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Ann Geriatr Med Res > Volume 25(3); 2021 > Article
Kacperczyk, Perdyan, and Stompór: Drug-Resistant Hyponatremia after Escitalopram Intake: A Series of Two Case Reports


The consumption of new selective serotonin reuptake inhibitors (SSRIs) is raising dramatically especially in European countries. It contributes to occurrence of clinically important drug side effects. One of which can be hyponatremia. We present two case reports of 85-year-old and 84-year-old women who developed hyponatremia after escitalopram administration. We hypothesize that in both cases hyponatremia was connected with antidepressants administration. However, due to multiple comorbidities and polypharmacy it is often impossible to establish the exact mechanism of hyponatremia. Moreover, it is crucial to distinguish subtypes of drug-induced syndrome of inappropriate antidiuretic hormone hypersecretion (SIADH), such as SSRI-induced SIADH, reset osmostat SIADH, thiazide-associated hyponatremia, thiazide-induced hyponatremia, mineralocorticoid responsive hyponatremia of older adults, in order to properly diagnose and treat geriatric patients. Administration of antidepressants or thiazides should be followed by a regular monitoring of serum sodium level.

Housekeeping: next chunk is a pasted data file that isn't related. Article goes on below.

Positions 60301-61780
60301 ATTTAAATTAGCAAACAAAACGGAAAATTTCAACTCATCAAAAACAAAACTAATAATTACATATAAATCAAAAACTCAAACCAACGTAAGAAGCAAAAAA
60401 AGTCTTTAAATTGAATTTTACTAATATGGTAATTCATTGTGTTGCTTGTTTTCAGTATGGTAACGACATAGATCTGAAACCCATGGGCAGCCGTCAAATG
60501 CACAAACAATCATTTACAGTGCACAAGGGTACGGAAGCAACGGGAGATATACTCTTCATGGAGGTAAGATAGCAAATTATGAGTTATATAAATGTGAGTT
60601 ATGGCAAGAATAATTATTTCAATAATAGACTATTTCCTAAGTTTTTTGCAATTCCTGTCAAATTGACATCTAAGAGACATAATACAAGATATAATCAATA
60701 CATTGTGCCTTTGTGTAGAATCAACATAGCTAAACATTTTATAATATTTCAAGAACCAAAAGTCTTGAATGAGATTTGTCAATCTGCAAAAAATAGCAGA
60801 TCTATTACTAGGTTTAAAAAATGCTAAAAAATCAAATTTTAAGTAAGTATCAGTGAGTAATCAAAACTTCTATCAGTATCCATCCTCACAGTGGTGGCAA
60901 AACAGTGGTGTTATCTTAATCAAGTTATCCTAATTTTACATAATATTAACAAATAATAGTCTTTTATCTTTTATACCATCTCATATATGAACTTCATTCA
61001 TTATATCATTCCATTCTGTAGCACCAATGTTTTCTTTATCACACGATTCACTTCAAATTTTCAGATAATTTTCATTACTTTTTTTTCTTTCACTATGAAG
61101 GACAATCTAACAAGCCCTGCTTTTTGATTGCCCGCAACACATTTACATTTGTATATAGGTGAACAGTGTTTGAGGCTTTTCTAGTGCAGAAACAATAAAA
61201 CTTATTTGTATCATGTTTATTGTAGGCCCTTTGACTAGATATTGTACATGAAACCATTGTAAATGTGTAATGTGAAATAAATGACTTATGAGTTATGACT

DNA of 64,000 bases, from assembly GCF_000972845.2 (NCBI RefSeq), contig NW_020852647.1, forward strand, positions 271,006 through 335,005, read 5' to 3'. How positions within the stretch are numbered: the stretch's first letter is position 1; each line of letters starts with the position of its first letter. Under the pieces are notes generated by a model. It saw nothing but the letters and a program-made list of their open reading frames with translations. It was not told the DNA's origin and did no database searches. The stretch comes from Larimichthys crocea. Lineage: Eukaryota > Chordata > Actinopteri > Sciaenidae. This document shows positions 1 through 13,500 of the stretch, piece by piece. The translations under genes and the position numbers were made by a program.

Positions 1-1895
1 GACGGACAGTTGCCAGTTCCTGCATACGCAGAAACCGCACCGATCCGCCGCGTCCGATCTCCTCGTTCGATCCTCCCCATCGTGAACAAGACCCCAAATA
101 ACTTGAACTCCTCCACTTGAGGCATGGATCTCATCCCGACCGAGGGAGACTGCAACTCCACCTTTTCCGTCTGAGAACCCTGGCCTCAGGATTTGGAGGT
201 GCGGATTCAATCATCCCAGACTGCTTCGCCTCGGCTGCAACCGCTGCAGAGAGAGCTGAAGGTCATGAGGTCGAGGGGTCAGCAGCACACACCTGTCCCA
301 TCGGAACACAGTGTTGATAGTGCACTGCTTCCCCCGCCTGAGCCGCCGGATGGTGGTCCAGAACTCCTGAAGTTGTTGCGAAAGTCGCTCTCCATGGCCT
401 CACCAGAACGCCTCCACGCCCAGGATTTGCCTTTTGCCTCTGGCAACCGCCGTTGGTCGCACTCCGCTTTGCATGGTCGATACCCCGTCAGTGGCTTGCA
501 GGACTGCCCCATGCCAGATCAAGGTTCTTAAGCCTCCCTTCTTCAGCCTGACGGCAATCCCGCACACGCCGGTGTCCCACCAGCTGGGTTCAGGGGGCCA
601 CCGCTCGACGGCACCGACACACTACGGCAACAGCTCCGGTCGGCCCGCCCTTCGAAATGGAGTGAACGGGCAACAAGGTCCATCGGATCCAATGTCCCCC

Mental health problems have been increasing worldwide in recent years. Thus, an inevitable increase in the consumption of antidepressants is expected soon, which is predicted to be much greater than that observed at the beginning of the current century.1,2) Simultaneously, increased rates of clinically important side effects of new and old psychiatric drugs will also occur. Drug-induced hyponatremia was previously reported after the administration of fluoxetine, sertraline, paroxetine, and fluvoxamine3) and has also recently been described for escitalopram, a new selective serotonin reuptake inhibitor (SSRI).
The prevalence of hyponatremia among hospitalized older adult (age >75 years) patients ranges from 11.6% to 42.6%4,5) and up to 22.5% among patients in long-term care facilities.6) Hyponatremia leads to a lack of stability, frequent uncontrolled falls, bone fractures, and deterioration of cognitive functioning.1) Although a serum sodium level (SSL) of 135 mmol/L is considered within the normal range, increased hospital mortality is observed for levels below 138 mmol/L.5) Moreover, managing hyponatremia can be challenging due to a variety of potential causes (Table 1). Thus, this condition should be distinguished from other ailments such as motoric cognitive risk syndrome, which is common among older adults and may also manifest in falls.7) Our report highlights the possible life-threatening side effects of seemingly safe medications that are widely used in clinics.


Case Study 1